The inside story of how Alexis Sanchez went from small town hero to Arsenal's £35 million man
Chilean's pace, versatility and technical qualities are obvious, but it is his personality that makes him so suited to Arsene Wenger and Arsenal
Arsenal were without their three World Cup winners at the annual members' day on Thursday but, even if Mesut Ozil, Per Mertesacker and Lukas Podolski had suddenly arrived wearing their new medals, the star attraction would have been the same.
All eyes from the stands were on the squat 5ft 7ins figure of Alexis Sanchez and inside the Armoury – the club shop – most wallets were being emptied in appreciation of Arsenal's most expensive ever striker. The ‘17 – Alexis' shirts have been the top seller of the summer but some novelty masks of the club's first player from Chile have also been moving with considerable speed.
Sanchez obliged for pictures with fans and a few words in broken English but was at his most eloquent once the practice match began. A blur of passing followed. Sanchez to Mathieu Debuchy. Back to Sanchez again.
A one-two with Yaya Sanogo and then a goal that drew audible gasps from the 5,000 or so fans at the Emirates. It was not quite as good as Jack Wilshere's ‘goal of the season' against Norwich last year but something comparable.
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The pace, versatility and technical qualities are obvious. They were evident during the World Cup but also on his one previous trip to Wembley ahead of Sunday's Community Shield against Manchester City when he scored both goals in Chile's 2-0 win over England. Sanchez's skills were more fleetingly apparent during three years at Barcelona which ultimately ended with him discovering that there can only be one attacking focal point at the Nou Camp – and his name is Lionel Messi.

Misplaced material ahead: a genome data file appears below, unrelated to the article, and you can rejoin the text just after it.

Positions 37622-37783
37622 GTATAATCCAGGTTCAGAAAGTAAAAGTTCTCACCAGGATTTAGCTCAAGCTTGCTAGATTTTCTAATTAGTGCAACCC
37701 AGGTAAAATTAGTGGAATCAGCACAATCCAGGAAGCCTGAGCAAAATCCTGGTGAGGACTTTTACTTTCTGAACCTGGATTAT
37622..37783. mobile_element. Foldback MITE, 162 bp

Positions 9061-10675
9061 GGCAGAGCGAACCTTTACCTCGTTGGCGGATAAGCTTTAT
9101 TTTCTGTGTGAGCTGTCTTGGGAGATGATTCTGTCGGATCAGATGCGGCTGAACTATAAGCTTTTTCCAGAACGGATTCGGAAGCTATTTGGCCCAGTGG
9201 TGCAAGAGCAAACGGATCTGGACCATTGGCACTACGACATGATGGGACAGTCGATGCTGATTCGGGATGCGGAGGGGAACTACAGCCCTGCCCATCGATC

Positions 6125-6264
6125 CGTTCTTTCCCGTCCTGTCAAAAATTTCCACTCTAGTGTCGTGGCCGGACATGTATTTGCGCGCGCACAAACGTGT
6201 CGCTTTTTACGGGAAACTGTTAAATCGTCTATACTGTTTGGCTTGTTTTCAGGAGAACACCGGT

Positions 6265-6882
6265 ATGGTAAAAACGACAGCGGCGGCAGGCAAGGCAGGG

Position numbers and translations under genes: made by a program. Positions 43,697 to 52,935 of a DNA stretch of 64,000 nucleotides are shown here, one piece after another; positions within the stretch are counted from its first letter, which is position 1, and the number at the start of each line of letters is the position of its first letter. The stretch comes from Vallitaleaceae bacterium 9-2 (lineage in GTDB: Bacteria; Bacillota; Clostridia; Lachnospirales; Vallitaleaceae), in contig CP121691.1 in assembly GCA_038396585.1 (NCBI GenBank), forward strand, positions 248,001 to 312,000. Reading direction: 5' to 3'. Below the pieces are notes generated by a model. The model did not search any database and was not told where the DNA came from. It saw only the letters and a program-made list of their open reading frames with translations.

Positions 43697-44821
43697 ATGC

Yet it is still worth recalling the words of Pep Guardiola shortly before he stood down as Barcelona manager in 2012. “Alexis Sanchez has stolen my heart,” said Guardiola. "He is very young, but he came forward and sacrificed himself a lot. He is very humble. I think the club has made a special signing.”
Speak to anyone at Arsenal and it is quickly obvious that researching Sanchez's personality was as fundamental to the scouting process as his footballing qualities.
And to understand Sanchez, to appreciate the mentality that is so admired by both Guardiola and Wenger, you must also know about a small coastal town called Tocopilla. There are less than 25,000 inhabitants in Tocopilla but, beyond being the birthplace of Sanchez, it has attracted global attention for also being the town in Chile that was most devastated in 2007 by an earthquake that reached 7.7 on the Richter Scale. It displaced 15,000 people and destroyed 30 per cent of all standing structures.